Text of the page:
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Updated: Dec 16 2021


  • Snapshot
    • A 45-year-old woman presents to her dermatologist for further management of her vitiligo. In the past few months she has been very stressed with trouble at work, home, and recent deaths in the family. Her vitiligo has spread from her hands to her arms, face, chest, back, and legs. Given the widespread nature of her disease, she is started on phototherapy with pulses of oral steroids.
  • Introduction
    • Clinical definition
      • autoimmune disease characterized by absent pigmentation due to loss of functioning melanocytes
    • Associated conditions
      • vitamin D deficiency
      • thyroid disease
      • alopecia areata
  • Epidemiology
    • Demographics
      • onset between 10-30 years of age
    • Risk factors
      • family history of vitiligo
    • Pathogenesis
      • exact mechanism is unknown
      • theories include
        • autoimmune attack on melanocytes
        • stress leading to neurogenic factors that affect melanocyte survival
        • reactive oxygen species attack on melanocytes
  • Presentation
    • Symptoms
      • asymptomatic
    • Physical exam
      • depigmented patches (not just lack of a tan or hypopigmentation)
        • sharply demarcated white lesions
      • Wood lamp can highlight these areas
        • fluorescence
  • Studies
    • Biopsy
      • rarely needed
      • only done when clinical diagnosis is unclear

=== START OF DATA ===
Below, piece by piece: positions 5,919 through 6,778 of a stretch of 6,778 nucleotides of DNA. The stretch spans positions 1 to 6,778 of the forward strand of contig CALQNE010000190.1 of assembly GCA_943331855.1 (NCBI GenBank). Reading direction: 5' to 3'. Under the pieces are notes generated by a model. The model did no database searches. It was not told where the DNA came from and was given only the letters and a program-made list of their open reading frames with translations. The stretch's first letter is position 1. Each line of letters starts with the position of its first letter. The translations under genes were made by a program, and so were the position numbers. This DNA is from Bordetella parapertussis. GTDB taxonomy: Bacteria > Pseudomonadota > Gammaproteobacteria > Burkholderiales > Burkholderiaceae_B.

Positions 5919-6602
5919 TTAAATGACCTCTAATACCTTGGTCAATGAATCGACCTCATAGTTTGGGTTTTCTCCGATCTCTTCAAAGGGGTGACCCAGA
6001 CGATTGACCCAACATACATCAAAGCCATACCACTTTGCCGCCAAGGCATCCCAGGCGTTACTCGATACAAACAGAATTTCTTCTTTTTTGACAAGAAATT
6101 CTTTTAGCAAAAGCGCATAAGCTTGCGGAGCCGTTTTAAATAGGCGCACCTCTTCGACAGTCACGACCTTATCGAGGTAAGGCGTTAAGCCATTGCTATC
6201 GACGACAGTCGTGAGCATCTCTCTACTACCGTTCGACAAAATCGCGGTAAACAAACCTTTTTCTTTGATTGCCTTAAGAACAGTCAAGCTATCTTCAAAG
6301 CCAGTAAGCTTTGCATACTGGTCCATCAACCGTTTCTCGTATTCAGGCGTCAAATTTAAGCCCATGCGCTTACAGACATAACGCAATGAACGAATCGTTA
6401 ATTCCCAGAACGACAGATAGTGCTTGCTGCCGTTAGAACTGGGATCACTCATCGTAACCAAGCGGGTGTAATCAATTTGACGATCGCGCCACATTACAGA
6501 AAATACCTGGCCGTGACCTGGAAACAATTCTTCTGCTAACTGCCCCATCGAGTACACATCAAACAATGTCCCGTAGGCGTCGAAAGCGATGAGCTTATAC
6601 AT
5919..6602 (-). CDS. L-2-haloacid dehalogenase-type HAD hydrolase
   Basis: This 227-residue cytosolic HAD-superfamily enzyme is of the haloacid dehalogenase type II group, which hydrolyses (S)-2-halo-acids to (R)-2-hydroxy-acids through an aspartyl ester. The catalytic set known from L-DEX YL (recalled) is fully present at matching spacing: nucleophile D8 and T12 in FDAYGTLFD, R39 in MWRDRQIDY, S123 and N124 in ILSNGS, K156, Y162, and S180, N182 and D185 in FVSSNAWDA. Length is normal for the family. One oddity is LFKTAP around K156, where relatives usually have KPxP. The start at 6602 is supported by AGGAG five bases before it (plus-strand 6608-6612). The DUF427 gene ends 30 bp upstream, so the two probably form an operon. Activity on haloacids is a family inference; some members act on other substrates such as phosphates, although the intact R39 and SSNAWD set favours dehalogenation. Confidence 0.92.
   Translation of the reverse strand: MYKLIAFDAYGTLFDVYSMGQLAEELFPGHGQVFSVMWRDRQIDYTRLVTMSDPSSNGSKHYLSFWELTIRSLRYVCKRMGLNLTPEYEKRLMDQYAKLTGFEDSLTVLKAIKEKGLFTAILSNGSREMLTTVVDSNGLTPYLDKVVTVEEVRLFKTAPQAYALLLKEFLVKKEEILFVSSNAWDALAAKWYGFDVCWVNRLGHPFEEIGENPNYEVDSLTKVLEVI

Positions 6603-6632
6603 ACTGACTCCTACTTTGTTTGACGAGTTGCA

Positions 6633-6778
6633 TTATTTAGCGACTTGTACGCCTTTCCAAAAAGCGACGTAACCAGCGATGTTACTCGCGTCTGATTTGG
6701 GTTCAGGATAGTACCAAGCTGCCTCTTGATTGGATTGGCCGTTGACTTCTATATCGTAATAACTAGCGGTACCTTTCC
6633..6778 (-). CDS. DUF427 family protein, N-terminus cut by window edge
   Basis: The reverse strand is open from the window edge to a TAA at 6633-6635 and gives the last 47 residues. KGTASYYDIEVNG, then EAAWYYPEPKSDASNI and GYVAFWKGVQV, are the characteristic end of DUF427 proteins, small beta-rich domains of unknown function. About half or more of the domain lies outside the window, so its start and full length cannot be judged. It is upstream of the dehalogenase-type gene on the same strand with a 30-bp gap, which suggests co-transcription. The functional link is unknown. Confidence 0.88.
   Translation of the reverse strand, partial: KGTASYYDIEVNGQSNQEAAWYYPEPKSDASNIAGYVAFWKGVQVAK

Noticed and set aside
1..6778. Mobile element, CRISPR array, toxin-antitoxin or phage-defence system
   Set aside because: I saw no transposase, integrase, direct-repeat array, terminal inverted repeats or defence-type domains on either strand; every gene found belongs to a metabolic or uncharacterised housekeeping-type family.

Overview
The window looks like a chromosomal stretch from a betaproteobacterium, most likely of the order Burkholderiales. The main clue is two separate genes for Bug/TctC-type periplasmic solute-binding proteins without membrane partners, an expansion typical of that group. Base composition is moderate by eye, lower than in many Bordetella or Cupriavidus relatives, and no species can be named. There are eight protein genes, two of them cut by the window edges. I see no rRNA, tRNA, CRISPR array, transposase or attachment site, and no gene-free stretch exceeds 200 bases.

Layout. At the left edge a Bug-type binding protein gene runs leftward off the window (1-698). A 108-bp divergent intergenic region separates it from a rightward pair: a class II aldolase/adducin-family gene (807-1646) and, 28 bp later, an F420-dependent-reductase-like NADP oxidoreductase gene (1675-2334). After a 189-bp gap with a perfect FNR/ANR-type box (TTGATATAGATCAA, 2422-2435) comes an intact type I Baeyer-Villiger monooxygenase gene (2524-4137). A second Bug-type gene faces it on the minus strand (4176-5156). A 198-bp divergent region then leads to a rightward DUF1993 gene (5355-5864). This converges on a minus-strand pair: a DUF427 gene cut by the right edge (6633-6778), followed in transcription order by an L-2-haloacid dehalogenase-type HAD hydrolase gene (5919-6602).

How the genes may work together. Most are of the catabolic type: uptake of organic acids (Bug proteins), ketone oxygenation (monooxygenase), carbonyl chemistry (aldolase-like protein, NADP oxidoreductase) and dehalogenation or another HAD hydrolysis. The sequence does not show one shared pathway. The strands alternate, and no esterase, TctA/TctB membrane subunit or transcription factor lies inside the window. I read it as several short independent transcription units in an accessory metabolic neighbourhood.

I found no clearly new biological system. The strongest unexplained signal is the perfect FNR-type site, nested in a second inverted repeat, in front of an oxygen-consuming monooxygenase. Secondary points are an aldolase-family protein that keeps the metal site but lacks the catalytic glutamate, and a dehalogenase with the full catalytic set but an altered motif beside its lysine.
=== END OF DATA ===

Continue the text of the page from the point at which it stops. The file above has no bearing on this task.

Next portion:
• Histology
      • absence of melanocytes on tissue slide
      • loss of epidermal pigmentation
  • Differential
    • Tinea versicolor
    • Pityriasis alba
  • Treatment
    • Conservative
      • cosmetic camouflage
        • indication
          • for patients who wish to camouflage the vitiligo patches
        • modalities
          • temporary makeup to color skin
          • tattoo
          • bleaching skin to produce uniform color
      • sunscreen
        • indication
          • to protect against sunlight
    • Medical
      • topical corticosteroids
        • indication
          • for localized disease
      • topical calcineurin inhibitors
        • indication
          • for localized disease
      • phototherapy
        • indications
          • for widespread disease
          • used often with topical vitamin D analogs or oral corticosteroids
        • modalities
          • narrowband ultraviolet B
          • psoralen with ultraviolet A
      • oral corticosteroids
        • indication
          • used either alone or with phototherapy
  • Complications
    • Poor quality of life and psychologic burden
  • Prognosis
    • Chronic disease that waxes and wanes
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